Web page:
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Law and Mental Health : A Case-Based Approach - Robert G. Meyer

Law and Mental Health

A Case-Based Approach

Hardcover Published: 15th December 2005
ISBN: 9781593852214
Number Of Pages: 394

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This volume presents classic and contemporary legal cases that have set important precedents related to psychological and mental health issues in criminal and civil proceedings; the role of practitioners as expert witnesses and forensic consultants; and legal concerns in general clinical practice. Engagingly written, the book brings to life the details of each case and the personal stories involved, while also providing a solid introduction to foundational issues in the field. Forensic and clinical professionals will find this a highly informative resource, and it will also be useful for undergraduate- and graduate-level courses and professional training.

Industry Reviews

"Combining landmark legal case analyses with fascinating historical background, the psychologist-authors take the reader behind the scenes and into the personal lives of the characters--far more colorful than fictional ones--who play various roles in the cases. This book is as gripping as it is instructive."--Thomas G. Gutheil, MD, Department of Psychiatry, Harvard Medical School; Program in Psychiatry and the Law, Massachusetts Mental Health Center

"Mental health clinicians must have a foundation of legal knowledge, whether working in general practice or directly engaged in forensic settings. The law can be intimidating and its jargon can be difficult for non-lawyers to grasp. Meyer and Weaver provide insight into legal rules and principles by telling the stories of important legal cases related to mental health. These well-chosen case narratives and the authors' clear, insightful commentaries enable readers to reach a level of legal literacy critical to practice. This volume is a valuable resource for courses on mental health law, and practitioners will also benefit from reading these fascinating cases."/m-/Robert G. Madden, LCSW, JD, Department of Social Work, Saint Joseph College

"Meyer and Weaver have authored a unique book, one that actually makes reading and reviewing case law both interesting and memorable. Landmark cases are described in sufficient detail in a style that is readable and, at times, humorous. Classic cases are included, along with more recent U.S. Supreme Court decisions. This important text is a 'must' for forensic psychologists, psychiatrists, and social workers who conduct forensic mental health assessments; for those preparing for board certification examinations; and for advanced graduate students in psychology and law courses."--Alan M. Goldstein, PhD, board-certified forensic psychologist, Department of Psychology, John Jay College of Criminal Justice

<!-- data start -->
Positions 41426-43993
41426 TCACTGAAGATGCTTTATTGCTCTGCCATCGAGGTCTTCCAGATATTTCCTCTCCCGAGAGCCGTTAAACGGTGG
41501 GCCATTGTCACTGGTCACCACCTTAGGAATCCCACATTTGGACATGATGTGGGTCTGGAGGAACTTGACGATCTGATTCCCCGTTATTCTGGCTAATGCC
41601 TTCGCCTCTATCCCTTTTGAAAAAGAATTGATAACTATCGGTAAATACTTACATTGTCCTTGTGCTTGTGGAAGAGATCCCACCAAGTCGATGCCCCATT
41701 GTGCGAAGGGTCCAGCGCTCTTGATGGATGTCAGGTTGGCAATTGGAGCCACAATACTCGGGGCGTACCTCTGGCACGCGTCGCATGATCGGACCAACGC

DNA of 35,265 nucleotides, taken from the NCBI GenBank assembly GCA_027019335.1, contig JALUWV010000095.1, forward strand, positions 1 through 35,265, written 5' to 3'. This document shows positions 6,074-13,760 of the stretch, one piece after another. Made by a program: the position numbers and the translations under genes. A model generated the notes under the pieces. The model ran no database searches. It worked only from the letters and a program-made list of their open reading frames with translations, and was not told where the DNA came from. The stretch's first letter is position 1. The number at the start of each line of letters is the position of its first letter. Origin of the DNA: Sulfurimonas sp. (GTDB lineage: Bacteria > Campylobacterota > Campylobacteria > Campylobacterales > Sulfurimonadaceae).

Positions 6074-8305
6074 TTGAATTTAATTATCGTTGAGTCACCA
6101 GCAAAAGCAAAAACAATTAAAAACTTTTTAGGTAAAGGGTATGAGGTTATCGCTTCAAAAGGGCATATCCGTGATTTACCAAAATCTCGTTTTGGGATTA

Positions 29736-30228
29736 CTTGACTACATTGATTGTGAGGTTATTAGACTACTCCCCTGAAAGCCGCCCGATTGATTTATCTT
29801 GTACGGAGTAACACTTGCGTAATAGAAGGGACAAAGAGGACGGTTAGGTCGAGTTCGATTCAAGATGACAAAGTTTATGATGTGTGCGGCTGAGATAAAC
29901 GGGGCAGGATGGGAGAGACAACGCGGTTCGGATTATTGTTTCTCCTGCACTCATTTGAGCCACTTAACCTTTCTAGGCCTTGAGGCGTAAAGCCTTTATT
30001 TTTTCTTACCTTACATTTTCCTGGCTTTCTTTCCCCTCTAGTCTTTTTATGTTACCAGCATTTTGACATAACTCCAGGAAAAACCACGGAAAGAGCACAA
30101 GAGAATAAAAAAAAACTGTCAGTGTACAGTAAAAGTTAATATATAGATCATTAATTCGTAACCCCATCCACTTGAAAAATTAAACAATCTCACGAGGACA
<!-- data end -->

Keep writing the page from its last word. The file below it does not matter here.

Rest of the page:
"Law and Mental Health is a comprehensive review of the major cases that define mental health law. Professionals and students will find this book to be of considerable value in understanding both how courts deal with mental health issues and how major cases have shaped the law."--Steven Smith, JD, California Western School of Law "This book has been a useful text for the Mental Health Law class in our clinical psychology graduate program. It offers a clear explication of the topic or content area, complemented by a review of applicable cases that highlights key points and brings the issues to life. Students have commented that they appreciate the use of the actual case material, as it adds a level of clarity and understanding beyond a presentation of the more didactic material. Because the authors are psychologists, they are able to discuss important issues in mental health law in a clear, coherent manner, without the legalese often found in more traditional texts. The organization of the book has allowed us to use selected chapters throughout the quarter, in a sequence that coincides with the course syllabus. We will no doubt continue to use this text in the future."--Ann Sauer, PhD, Clinical Psychology Program, Midwestern University

Introduction: Law and Mental Healthp. 1
Psychological Issues and Involvement in Basic Courtroom Proceedingsp. 19
Jury Selection and Process: Precedent Impacting Jury Consultation and Researchp. 21
Featured Cases
The Case of the Mitchell-Stans Conspiracy Trial: The Importance of Consistent Jury Selection Proceduresp. 26
The Case of Batson v. Kentucky (1986): Juror Race in Jury Selectionp. 31
Admission of Expert Testimony and the Eyewitnessp. 36
Featured Cases
The Case of Daubert v. Merrell Dow Pharmaceuticals, Inc. (1993): The Evolution of Qualifications for the Admissibility of Expert Testimonyp. 40
The Case of Kumho Tire Co. v. Carmichael (1999): Clarifying the Applicability of Daubertp. 43
The Case of People v. LeGrand (2002): General Acceptance in a Field and a Misapplication of Expert Testimonyp. 50
Legal Precedent in Everyday Clinical Practicep. 55
Informed Consentp. 57
Featured Cases
The Case of Miranda v. Arizona (1966): The Importance of Disclosurep. 58
The Case of Zinermon v. Burch (1990): The Importance of Capacityp. 65
Confidentiality and Privileged Communicationp. 70
Featured Cases
The Case of In re Lifschutz (1970): Therapist-Patient Privilege and Privilege Waiverp. 73
The Case of Jaffee v. Redmond (1996): Broadening Therapist-Client Privilegep. 77